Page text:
Where I currently live there aren't many restrictions on types of animals one can raise for food in the city. I don't think I could practically have cattle, but smaller animals are not a problem.

Leaving aside questions of zoning laws and the like, what sorts of animals should I be considering, assuming I can find a sustainable source of feed?


Aquaponics seems to be popular lately. The idea is to grow both vegetables and fish, using the nitrogen-rich fish water for the vegetables. This can be done very small scale and with very limited resources and has the great advantage of using the waste water for something useful. You can build the fish tanks wherever you like, around corners, up on a shelf, whatever. The bigger and intricate, the happier your fish will be. (Travis Hughey's "Barrel-Ponics" should get you going. There is a free PDF with instructions and pictures available via the linked website.)

Chicken, I would say need a garden. Rabbits and guinea pigs don't as much, but are happier with a small garden. Goats are free-minded and like to move a lot, hence need an even bigger garden, I would say.

I think it really all depends on the type of property you have available.

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    What does it take to get into aquaponics? A few good references would improve this answer – user141 Feb 6 '13 at 19:03
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    Found a reference: have a look at Travis Hughey's barrel ponics (free PDF available on the link). – Earthliŋ Feb 6 '13 at 23:09

Rabbits are a good choice if you have a garden, as most leafy vegetable greens can be fed to the rabbits. With this approach, much of the unused part of the plant can be recycled as treats/food for the rabbit. This is also true for dandelions, clover, thistles, and many other weeds that tend to pop up in gardens. You'll need to do research on this because rabbit digestive systems are sensitive and feeding them the wrong food can sometimes be fatal even if the food is not poisonous. Avoid foods that are "gassy" foods like broccoli, as rabbits do not pass gas easily and this can be an uncomfortable, sometimes fatal condition.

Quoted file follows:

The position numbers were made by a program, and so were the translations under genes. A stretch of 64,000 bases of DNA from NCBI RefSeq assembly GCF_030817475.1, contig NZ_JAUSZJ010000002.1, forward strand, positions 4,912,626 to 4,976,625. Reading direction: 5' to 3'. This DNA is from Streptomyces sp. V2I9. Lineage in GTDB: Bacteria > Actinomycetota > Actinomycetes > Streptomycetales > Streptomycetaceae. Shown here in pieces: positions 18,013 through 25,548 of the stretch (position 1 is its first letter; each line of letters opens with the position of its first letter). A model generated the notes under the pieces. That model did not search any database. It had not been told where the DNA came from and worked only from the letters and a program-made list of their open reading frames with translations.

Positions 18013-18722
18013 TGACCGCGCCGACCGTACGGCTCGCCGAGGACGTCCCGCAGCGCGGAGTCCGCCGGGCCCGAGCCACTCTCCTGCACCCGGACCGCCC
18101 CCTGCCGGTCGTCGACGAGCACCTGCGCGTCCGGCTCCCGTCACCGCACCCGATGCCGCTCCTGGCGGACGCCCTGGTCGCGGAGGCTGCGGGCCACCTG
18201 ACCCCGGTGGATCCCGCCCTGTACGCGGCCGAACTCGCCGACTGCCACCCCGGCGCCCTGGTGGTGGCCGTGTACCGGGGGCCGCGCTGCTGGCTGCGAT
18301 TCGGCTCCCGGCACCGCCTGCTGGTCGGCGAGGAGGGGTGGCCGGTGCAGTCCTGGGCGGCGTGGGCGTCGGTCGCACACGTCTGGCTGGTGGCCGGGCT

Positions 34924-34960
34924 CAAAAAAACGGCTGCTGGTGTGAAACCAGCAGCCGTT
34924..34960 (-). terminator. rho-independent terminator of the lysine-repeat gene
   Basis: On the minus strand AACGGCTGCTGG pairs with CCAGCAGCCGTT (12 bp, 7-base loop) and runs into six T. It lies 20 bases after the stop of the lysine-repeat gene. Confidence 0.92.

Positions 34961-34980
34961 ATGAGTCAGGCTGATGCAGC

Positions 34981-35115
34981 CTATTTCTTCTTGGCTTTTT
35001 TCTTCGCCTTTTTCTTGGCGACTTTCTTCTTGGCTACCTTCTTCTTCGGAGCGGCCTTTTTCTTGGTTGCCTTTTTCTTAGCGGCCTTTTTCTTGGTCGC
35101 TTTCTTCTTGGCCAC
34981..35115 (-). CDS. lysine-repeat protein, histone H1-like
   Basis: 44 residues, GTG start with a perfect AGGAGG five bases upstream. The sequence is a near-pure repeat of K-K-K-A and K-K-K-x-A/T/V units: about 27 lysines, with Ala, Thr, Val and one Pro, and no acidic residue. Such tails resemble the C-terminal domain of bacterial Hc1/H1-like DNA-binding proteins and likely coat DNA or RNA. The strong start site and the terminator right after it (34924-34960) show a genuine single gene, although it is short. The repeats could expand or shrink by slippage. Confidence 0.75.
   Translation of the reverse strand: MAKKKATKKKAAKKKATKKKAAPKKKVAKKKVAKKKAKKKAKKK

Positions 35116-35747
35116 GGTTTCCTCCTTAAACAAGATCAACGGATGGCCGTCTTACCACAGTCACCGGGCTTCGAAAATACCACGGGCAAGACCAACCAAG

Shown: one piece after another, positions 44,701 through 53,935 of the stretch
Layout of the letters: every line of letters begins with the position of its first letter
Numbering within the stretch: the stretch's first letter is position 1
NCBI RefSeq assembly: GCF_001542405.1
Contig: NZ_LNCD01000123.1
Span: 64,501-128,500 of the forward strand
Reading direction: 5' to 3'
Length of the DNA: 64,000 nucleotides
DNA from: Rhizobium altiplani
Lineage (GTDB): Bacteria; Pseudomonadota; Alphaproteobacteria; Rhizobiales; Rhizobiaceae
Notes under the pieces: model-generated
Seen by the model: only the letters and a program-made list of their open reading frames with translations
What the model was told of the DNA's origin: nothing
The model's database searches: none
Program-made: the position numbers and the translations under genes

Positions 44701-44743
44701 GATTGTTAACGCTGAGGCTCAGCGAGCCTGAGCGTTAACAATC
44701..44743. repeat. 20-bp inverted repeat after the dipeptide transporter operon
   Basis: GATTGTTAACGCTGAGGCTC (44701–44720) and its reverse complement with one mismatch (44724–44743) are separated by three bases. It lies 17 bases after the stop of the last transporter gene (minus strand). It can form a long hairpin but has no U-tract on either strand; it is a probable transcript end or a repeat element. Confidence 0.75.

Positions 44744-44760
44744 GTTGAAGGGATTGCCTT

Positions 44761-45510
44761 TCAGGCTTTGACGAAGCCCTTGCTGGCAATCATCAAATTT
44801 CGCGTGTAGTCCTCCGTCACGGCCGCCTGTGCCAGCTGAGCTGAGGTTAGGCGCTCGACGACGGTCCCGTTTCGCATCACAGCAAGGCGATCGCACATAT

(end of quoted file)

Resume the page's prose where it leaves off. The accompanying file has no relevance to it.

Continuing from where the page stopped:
You can create a worm farm with their droppings. The worms will speed the composting of the droppings and provide a harvest-able and sustainable crop of earthworms as well as providing an excellent top-soil/fertilizer for your garden. The droppings can also be applied directly to your garden as fertilizer as well.

Rabbit food is relatively inexpensive and a small herd can reproduce and grow fast enough to supplement a good portion the meat needs of a small family. It is important to choose the right breed for your climate. Some rabbits do not tolerate heat well at all. Most rabbits tolerate cold so long as their water does not freeze.

The American Rabbit Breeders Association(ARBA) is a group dedicated to the promotion of domestic rabbit breeding in the US. They have many good sources of information as well as local clubs that can be a resource. While the ARBA is primarily a show rabbit organization many breeders also raise for meat and can help you get started.


poultry. if you and your family eat animal protein the rewards might be worth it.

  • I was considering this, as well as rabbits, guinea pigs, and/or goats. – Chris Travers Feb 6 '13 at 6:10
  • @ChrisTravers - Goats are hooved animals which often makes them prohibited in Urban areas. – user141 Feb 6 '13 at 16:23
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    What about expanding your answer? It's too 'dietetic'. – Peter Ivan Feb 6 '13 at 17:08
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    How is this a sustainable choice? – user141 Feb 6 '13 at 19:01
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    @DanielBingham - I never said it wasnt... but from the answer I am not sure how it is either. – user141 Feb 6 '13 at 20:18

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